Graystown Castle is spectacularly set on an outcrop of limestone rock overlooking the Clashawley River valley. Graystown guarded an important route linking north and south Tipperary along this river valley. It is said that the name Graystown derives from the Norman lord and military genius Raymond le Gros, who accompanied Strongbow on his invasion of Ireland around 1170. However, it seems more likely that the area is named after one of a number of Norman knights called Grey, who are named in documents from around 1300.
Henry Laffan was granted 120 acres of land here in 1305 and Graystown became the chief seat of his descendants. Thomas Laffan of Graystown was a Member of Parliament for Tipperary in 1613. The Laffans lost their lands in Tipperary following the Cromwellian conquest and were transplanted to Connaught. Their name is still evident in the nearby crossroads and derelict railway station at Laffansbridge. The castle itself dates from the 1500s, extends to five storeys and is 60 ft. high. In the 1650s it was occupied by Henry Laffan. The gable wall of a three storey mansion house also survives. This was located within the protective bawn adjoining the castle.
To the north of the castle there is evidence of extensive settlement in medieval times, with the remains of up to eight houses, three enclosures and am street running through the centre. This settlement was the scene of fair days up until the 1800s. According to local tradition, Graystown contains remnants of an ecclesiastical or monastic settlement. The field to the north of the castle is known locally as the Monastery field. Please note that Graystown Castle and the surrounding fields are not accessible to the public. The castle ruin is situated on privately owned land. Furthermore, the site is in a hazardous state and poses a risk to anyone who enters the site. Visitors are asked not to enter into the field or castle and to only view the site from the adjacent public road.
The Settlement and Architecture of Later Medieval Slieveardagh, County Tipperary.
Richard Clutterbuck – Volume II
This thesis is presented in fulfilment of the regulations for the degree of M.Utt in Archaeology, University College Dublin. Head of Department: Supervisors: Prof. Barry Raftery, Dr. Tadhg O’Keeffe, Dr. Muiris 0’Sullivan, August 1998 – Graystown Td., Graystown Pr.,54/10, S 194559, T1054-03702, 4/1997, 10/1997
Location: Graystown is situated in the southern section of Slieveardagh on the east side of a Clashawley river valley which dissects the hills from north to south (Fig. 3B, 26). Graystown tower house is 390 metres north-west of Graystown church, 3 km west of Killenaule, 13Ian north-east of Cashel and 11km North of Fethard. The land is used predominantly for pasture today. The Civil Survey figures for 1654 show the land was duel purpose (Civil Survey I, 106)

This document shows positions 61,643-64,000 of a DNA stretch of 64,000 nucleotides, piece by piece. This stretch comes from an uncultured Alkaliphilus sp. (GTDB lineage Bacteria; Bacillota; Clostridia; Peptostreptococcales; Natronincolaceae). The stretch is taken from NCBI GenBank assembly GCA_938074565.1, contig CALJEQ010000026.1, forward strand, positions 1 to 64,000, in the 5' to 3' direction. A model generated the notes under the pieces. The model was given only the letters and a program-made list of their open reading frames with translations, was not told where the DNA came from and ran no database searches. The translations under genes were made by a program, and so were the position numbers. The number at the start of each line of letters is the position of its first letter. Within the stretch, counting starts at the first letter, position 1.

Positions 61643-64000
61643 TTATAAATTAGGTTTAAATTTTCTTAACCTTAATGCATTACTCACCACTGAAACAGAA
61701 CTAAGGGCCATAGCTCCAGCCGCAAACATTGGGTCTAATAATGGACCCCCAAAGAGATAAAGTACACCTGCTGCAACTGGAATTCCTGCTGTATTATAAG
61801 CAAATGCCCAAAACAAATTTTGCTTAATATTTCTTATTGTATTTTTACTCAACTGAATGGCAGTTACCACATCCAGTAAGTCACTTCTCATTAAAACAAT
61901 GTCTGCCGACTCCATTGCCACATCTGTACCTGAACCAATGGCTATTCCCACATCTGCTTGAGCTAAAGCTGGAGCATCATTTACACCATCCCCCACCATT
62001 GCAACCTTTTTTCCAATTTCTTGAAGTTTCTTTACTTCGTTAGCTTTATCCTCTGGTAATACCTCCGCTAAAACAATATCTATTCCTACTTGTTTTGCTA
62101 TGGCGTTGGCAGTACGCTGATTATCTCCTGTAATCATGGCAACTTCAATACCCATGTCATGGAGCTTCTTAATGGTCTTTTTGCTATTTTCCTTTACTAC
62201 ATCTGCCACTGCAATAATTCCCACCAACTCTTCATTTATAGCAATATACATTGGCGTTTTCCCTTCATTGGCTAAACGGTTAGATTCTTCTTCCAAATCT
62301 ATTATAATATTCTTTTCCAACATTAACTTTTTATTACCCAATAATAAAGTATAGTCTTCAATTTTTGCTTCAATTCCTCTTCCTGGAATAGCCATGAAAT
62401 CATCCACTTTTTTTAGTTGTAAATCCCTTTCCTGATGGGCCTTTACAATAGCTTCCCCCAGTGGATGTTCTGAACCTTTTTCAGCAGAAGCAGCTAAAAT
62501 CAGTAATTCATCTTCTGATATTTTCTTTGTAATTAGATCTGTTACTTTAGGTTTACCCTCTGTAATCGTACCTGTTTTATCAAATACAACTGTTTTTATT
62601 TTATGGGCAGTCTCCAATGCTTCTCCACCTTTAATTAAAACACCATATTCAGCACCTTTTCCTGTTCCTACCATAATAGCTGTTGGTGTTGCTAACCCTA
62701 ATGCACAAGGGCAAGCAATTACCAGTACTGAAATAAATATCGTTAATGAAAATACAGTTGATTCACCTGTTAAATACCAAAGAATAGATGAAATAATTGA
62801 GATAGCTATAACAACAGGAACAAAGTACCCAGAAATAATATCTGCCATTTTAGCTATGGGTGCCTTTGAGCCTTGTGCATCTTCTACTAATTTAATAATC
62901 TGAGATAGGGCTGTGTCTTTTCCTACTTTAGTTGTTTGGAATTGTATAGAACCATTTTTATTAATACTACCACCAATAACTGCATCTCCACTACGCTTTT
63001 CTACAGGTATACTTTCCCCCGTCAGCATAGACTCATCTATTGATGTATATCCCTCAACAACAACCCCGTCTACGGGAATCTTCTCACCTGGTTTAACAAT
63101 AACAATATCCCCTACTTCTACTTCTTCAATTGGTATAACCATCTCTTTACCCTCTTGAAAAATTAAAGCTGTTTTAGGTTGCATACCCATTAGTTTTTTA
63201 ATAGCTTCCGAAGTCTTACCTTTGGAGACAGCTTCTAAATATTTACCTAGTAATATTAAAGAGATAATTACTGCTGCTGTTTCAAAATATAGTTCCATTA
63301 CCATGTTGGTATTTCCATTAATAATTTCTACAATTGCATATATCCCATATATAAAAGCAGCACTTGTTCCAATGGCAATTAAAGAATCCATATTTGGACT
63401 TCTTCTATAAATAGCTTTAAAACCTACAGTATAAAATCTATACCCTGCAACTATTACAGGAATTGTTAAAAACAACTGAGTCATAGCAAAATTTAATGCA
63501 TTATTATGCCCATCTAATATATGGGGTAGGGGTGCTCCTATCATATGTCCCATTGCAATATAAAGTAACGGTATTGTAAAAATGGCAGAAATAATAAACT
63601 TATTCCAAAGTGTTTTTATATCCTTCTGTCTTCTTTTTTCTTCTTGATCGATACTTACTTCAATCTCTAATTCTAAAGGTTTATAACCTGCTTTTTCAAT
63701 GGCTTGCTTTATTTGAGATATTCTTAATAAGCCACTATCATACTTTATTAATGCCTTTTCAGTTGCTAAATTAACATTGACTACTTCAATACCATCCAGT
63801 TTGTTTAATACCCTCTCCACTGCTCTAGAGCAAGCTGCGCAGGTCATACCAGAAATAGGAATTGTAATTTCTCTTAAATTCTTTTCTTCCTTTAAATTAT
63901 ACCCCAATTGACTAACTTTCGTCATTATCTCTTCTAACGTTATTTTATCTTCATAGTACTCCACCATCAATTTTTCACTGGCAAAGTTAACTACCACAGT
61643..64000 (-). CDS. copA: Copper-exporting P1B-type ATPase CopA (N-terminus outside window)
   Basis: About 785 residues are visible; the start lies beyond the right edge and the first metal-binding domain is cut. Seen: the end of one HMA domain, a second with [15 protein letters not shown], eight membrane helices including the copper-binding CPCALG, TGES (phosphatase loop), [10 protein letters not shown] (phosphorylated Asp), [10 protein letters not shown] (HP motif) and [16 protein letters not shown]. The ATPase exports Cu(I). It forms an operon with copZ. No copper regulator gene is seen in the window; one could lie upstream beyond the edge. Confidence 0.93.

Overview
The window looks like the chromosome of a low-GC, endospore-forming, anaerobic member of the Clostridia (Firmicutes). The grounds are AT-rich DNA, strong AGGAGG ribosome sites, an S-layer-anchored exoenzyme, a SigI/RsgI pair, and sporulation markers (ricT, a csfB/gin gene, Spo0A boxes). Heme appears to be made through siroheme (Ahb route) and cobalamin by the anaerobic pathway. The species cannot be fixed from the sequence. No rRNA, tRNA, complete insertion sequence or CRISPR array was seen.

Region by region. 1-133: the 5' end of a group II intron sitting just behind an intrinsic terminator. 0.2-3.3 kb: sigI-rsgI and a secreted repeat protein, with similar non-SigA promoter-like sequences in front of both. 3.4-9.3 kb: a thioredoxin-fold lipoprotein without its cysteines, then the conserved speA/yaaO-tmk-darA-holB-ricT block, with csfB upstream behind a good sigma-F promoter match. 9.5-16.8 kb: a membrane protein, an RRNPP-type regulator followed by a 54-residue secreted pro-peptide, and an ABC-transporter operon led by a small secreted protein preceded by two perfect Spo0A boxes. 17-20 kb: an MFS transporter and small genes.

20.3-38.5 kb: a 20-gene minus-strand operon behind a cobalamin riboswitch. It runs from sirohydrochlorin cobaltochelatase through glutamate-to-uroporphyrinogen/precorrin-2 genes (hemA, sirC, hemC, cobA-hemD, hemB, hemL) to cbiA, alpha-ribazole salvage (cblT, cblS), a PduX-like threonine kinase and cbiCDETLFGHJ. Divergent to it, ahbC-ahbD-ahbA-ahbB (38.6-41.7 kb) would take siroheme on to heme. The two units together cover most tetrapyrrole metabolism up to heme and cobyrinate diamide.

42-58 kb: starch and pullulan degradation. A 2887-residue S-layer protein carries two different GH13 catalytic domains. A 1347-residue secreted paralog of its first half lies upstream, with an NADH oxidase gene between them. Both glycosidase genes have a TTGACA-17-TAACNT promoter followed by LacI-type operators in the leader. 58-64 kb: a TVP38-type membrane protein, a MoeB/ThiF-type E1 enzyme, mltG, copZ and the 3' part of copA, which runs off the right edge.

Graystown castle is sited at an altitude of 130 metres on ground sloping slightly to the south perched on the edge of a limestone outcrop. The tower house has a commanding view north-south along the Clashawley river valley on whose eastern side it is sited and would is sheltered by the hills to the east. The Clashawley River is 237 metres west downhill from the tower. There is a road adjacent to the east side of the bawn and two entrances in the bawns northern wall from paths through the settlement downhill north of the bawn.
Historical: Graystown castle was the residence of the Laffan family who owned most of the parish of Graystown in the late medieval period. The site and associated structures were owned by Henry Laffan; an official of the Butler Family (Hassett and Fitzgerald 1990, 24) and is described as a good castle, a slate house wantinge repaire with a large bawne and several cabbins in the Civil Survey (Civil Survey I, 106). The tower house is depicted in the Down Survey parish map for Graystown with in a large rectangular bawn with two houses (Fig. 29). Graystown was confiscated from Marcus and Henry Laffan by the Cromwellian administration and they were transplanted to Connaught (Hassett and Fitzgerald 1990, 24). In 1659 two English men were the principle land owners in Graystown; Giles Cooke and Edward Pippen (Pender 1939,133). The Laffans failed to get their lands back after the Restoration of King Charles II.
Description: Graystown castle is constructed of roughly coursed hanuner dressed limestone with large quoin stones on the corners and a base batter. The castle has four floors and is divided internally into two sections by a dividing wall. The smaller northern section rises as a tunet to form one of the gables of the tower. Graystown tower house measures externally 8.9 metres by c.17.5 metres excluding the base batter (Fig. 49, Plate 23, 24).
The interior of the tower house is divided into two sections; a main section in which the largest chambers are contained and a smaller section consisting of the entrance lobby and chambers above. The walls also contain chambers and passages. A garderobe chute exits at ground floor level on the west wall over the edge of the limestone outcrop on which the tower house is sited. The south wall of the tower has collapsed, taking with it parts of the east and west walls of the upper floors. The parapet presumably had crenellations none of which survive. Corbels at parapet level on the north wall over the entrance are the remains of a machicullation.